This month sees significant changes in our care system, with the introduction of the first part of the Care Act 2014. The aim of the Care Act is to improve independence and well being to all those with a care need. Its core principles will ensure that people:
- Receive services that prevent care needs becoming more serious.
- Receive information and advice in order to make good decisions about care and support.
- Have a range of providers offering a choice of high quality appropriate services.
This month sees a change in the approach to entitlement. This promises to be much more person-led and people-centric,
focussing on specific needs. There will be a national eligibility framework, meaning there will be a consistent approach to assessment across the country thereby ending the postcode lottery. Everyone who has a need will be entitled to an assessment by the social work team of your local
authority. The individual will be assessed against the national criteria to see how their need can be supported.
The need might be able to be met through directing to an appropriate service or help group or needs might meet the level that the local authority will step in and organise care at home. Once the nature of the need is established, a financial assessment is made to see who pays for the care.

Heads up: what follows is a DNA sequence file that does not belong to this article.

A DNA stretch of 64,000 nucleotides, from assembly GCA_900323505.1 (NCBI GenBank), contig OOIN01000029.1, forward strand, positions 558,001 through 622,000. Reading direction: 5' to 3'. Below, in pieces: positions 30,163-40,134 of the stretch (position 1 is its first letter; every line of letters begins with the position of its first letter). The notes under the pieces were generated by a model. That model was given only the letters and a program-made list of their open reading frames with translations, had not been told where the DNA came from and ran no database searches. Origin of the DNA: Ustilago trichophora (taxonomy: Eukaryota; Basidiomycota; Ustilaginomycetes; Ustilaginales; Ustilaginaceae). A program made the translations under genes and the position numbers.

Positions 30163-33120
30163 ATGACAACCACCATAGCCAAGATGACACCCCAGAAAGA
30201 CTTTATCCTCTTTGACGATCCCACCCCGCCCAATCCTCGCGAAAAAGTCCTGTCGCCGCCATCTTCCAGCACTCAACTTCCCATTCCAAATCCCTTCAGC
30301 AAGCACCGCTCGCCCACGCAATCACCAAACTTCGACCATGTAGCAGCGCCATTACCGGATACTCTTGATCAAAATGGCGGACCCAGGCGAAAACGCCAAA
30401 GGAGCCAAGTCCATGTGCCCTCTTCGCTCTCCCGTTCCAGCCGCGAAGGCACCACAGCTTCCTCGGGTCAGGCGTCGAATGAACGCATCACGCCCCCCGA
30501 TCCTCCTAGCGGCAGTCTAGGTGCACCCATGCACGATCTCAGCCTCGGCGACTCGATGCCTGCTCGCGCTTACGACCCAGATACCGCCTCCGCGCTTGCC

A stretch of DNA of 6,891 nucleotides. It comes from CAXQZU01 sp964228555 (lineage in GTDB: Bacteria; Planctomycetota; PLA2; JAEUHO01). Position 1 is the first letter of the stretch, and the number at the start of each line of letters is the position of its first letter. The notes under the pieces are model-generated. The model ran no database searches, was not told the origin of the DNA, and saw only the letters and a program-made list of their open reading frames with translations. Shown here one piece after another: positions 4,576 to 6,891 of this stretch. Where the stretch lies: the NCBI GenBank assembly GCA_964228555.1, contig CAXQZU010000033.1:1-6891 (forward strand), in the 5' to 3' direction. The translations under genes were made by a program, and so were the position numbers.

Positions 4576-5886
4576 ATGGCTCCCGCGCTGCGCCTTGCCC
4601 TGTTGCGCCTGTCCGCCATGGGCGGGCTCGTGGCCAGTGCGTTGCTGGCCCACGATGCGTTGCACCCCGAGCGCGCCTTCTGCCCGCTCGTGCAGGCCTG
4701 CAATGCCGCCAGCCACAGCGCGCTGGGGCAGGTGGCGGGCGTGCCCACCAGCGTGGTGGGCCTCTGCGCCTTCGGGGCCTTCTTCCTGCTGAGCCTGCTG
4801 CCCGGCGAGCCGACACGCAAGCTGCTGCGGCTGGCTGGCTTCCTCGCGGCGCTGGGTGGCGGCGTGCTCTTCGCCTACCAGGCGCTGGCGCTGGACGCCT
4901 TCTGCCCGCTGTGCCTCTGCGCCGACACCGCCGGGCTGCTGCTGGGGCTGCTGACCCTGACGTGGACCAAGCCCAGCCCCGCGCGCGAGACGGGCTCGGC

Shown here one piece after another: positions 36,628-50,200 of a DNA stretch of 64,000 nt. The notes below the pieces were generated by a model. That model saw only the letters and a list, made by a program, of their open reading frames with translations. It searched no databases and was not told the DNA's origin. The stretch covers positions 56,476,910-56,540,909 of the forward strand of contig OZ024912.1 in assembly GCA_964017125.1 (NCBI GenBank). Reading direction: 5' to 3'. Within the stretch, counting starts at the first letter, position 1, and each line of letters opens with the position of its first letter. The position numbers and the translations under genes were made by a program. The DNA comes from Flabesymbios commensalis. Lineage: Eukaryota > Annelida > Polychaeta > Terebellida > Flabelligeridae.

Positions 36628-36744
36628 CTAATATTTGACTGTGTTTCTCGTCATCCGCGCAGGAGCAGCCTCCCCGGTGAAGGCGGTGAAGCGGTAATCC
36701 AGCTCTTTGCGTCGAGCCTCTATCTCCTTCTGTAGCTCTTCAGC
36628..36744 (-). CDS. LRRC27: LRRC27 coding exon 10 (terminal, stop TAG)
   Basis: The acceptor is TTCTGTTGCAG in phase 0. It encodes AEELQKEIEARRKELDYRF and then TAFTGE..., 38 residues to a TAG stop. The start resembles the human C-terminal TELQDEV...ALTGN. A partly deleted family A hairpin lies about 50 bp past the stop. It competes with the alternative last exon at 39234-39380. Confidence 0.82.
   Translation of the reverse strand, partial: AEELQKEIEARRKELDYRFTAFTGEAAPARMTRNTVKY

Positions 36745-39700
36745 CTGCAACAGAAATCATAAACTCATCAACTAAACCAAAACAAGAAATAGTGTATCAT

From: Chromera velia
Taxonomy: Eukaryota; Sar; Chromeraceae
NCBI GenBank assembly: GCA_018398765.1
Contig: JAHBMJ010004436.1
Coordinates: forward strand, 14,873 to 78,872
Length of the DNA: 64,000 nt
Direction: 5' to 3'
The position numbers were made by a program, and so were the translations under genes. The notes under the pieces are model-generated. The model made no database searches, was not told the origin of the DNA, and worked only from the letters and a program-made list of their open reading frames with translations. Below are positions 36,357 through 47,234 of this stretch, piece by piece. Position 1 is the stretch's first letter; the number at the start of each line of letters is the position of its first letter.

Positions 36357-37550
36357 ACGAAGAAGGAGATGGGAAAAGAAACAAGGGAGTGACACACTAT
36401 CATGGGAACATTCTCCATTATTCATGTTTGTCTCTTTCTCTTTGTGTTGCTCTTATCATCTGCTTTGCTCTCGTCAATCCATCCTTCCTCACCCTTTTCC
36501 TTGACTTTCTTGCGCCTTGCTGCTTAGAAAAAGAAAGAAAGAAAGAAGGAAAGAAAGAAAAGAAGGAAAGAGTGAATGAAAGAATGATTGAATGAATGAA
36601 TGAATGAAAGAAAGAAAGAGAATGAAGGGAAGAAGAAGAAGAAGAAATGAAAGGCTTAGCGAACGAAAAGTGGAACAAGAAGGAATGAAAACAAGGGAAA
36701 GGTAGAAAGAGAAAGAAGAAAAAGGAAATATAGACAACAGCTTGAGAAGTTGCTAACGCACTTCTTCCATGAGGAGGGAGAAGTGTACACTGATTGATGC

A huge and welcome change is the ability for carers to be able to request an assessment for their own needs. Their assessment may entitle them to some help with cleaning or shopping or it might enable them to have respite breaks from their caring responsibilities for example.
The Care Act also incorporates plans for personal budgets, direct payments and deferred payment arrangements, which will all give greater freedom to individuals as to how they receive and pay for care services. Even more significant changes come in next April, with the introduction of a financial care cap of £72,000 and changes to how much capital you can retain.